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Finding Financial Aid for College Students

Updated on March 11, 2011

While higher education is definitely an investment in your future, the thought of paying for college can often seem very overwhelming. However, there are several strategies you can use to get the money you need for your educational expenses.


Complete the FAFSA

The first step to paying for your educational expenses is completing the Free Application for Federal Student Aid (FAFSA). This form will ask for information regarding income and assets for both you and your parents. If your parents are divorced, you'll need information from the custodial parent or the parent who claimed you as a dependant on their tax return.

When your FAFSA is completed, you'll receive a form called a Student Aid Report (SAR) that lists your Expected Family Contribution (EFC). Your EFC is the amount that the government has determined that you and your parents should be able to contribute to your educational expenses. The lower your EFC, the more financial aid you will be eligible to receive.

The information on your SAR will automatically be sent to every school you listed on your FAFSA. Then, each school will send you an award letter from the financial aid office that lists which grants and loans you are eligible to receive. The award letter will include funds from federal government programs as well as awards that are specific to that particular school. There can be a considerable difference in financial aid packages between schools, so compare your award letters carefully.

A Pell Grant is one of the most well known types of college grants that you can receive by completing the FAFSA. The program was created in 1972 by the U.S. Department of Education and currently provides free financial aid to about one-third of all undergraduate college students. To receive a Pell Grant, you must be a U.S. citizen or eligible non-citizen who meets all income requirements. Pell Grants are awarded to students who are working towards their first bachelor's degree.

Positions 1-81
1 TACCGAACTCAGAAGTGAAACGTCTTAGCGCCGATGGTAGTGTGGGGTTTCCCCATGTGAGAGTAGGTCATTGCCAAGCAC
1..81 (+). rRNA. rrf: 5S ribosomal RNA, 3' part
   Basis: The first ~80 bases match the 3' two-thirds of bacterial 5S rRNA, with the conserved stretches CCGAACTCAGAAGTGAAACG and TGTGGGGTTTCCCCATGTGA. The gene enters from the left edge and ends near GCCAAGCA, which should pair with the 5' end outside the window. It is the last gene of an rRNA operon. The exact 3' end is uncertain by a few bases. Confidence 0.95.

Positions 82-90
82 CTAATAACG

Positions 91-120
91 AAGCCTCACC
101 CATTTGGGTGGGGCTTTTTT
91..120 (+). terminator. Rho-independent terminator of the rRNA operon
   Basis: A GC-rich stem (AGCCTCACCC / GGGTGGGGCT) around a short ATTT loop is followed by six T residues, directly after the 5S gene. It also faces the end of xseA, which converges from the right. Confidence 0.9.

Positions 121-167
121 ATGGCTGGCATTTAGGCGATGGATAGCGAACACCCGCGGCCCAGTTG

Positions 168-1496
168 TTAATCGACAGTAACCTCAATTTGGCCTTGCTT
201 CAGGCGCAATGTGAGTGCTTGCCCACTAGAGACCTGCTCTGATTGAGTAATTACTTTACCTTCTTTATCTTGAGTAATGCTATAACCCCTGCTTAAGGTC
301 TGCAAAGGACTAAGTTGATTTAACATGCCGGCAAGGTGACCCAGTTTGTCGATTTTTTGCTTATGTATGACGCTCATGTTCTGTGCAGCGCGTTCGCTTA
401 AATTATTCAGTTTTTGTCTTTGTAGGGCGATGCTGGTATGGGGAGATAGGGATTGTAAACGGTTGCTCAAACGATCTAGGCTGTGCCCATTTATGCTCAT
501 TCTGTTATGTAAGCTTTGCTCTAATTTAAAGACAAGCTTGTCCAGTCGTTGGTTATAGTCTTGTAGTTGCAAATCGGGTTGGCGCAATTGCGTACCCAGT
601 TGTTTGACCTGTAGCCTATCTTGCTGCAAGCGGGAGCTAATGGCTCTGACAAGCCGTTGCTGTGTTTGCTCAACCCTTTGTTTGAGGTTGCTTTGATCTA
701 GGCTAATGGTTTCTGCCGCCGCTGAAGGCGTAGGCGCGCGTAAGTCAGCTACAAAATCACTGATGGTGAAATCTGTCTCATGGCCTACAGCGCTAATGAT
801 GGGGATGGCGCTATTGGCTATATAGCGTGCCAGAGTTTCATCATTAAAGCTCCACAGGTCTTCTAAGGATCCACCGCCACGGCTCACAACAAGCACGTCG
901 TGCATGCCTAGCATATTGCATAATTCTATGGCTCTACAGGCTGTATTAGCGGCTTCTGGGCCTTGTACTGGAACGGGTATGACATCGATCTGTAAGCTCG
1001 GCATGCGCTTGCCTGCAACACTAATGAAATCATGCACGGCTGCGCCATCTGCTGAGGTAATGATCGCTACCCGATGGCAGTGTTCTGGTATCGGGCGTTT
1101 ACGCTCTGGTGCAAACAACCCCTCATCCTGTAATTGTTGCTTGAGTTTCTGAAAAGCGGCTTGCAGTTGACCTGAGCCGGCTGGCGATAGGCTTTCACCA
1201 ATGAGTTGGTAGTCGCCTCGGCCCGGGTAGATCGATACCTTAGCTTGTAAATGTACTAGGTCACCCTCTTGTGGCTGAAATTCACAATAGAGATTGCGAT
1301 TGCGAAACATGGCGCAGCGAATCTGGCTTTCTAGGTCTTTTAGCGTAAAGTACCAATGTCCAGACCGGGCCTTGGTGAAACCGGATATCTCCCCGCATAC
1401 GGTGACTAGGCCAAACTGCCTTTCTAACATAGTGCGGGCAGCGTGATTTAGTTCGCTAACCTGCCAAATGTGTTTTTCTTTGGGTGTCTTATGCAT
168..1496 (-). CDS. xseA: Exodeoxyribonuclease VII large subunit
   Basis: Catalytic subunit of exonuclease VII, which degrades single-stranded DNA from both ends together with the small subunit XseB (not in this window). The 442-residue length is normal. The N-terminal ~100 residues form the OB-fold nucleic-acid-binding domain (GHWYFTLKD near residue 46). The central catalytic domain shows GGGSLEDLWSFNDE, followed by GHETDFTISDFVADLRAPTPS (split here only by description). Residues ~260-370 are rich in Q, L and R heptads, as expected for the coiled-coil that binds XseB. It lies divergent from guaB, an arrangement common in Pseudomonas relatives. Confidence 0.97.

Find Part Time Employment

Most schools have an office that is devoted to helping students find employment both and off campus. A variety of positions are generally available, ranging from food service cashiers to computer lab monitors and office assistants. Most jobs are for 5 to 20 hours per week, with the flexibility to work around your class schedule and extracurricular activities.

Apply for College Scholarships

In addition to completing the FAFSA, you should also plan on spending some time investigating college scholarship opportunities that may be available to you. Contrary to popular belief, you don't necessarily need an outstanding academic record to be eligible for a scholarship. Many scholarships consider criteria such as financial need, community service, extracurricular activities, and future career goals. There are scholarships based on financial need alone, as well as awards given to people who live in specific geographic areas or students who will be the first in their family to attend college. There are even college scholarships for tall people and students who enjoy knitting!

Scholarship awards can range from $100 to the entire amount of your tuition and fees.

Look for Grants Tied to Specific Fields

There are many programs that encourage people to enter public service occupations. For example, nurses are eligible for debt reduction grants of up to $50,000 from the National Health Service Corps if they complete two years of service in a specific geographic area. Additionally, the National Institutes of Health provides up to $70,000 in debt reduction grants to people pursing careers in medical research.

Consider Military Service

Veterans can receive debt reduction grants in recognition of their military service. The Navy's Loan Repayment Program provides up to $65,000 for full time soldiers with qualified loans. The Air Force College Loan Repayment Program offers a maximum grant of $10,000 to eligible new recruits. The Army's College Loan Repayment Program offers grants of up to $65,000 for full time soldiers.

Avoid Credit Card Debt

As you're trying to find ways to reduce the price of college admission, think twice before charging your living expenses on a credit card. Although credit card offers are widely available to most college students, it's easy to rack up thousands of dollars in debt in a matter of months. If you miss even one payment, you'll risk ending up with a credit history that could make it harder to apply for a car loan or find a suitable place to live after graduation.


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